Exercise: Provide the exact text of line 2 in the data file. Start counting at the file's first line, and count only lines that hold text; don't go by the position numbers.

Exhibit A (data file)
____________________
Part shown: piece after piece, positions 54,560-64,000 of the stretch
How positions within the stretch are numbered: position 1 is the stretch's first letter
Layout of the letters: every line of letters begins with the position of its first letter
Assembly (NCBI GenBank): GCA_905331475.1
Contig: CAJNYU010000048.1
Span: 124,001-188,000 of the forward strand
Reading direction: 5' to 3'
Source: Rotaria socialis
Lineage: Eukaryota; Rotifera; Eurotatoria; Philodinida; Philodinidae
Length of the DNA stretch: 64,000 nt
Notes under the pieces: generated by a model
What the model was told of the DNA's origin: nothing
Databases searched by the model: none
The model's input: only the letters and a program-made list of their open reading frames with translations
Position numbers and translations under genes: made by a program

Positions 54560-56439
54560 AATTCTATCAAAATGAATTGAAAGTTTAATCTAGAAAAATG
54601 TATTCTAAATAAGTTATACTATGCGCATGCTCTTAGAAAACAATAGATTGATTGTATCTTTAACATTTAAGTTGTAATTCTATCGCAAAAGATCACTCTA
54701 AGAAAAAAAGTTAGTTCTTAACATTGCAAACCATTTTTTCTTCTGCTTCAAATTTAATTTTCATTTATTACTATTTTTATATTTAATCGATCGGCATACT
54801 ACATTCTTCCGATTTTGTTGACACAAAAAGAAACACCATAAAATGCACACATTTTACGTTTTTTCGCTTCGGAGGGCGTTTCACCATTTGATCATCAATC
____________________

How positions within the stretch are numbered: position 1 is the stretch's first letter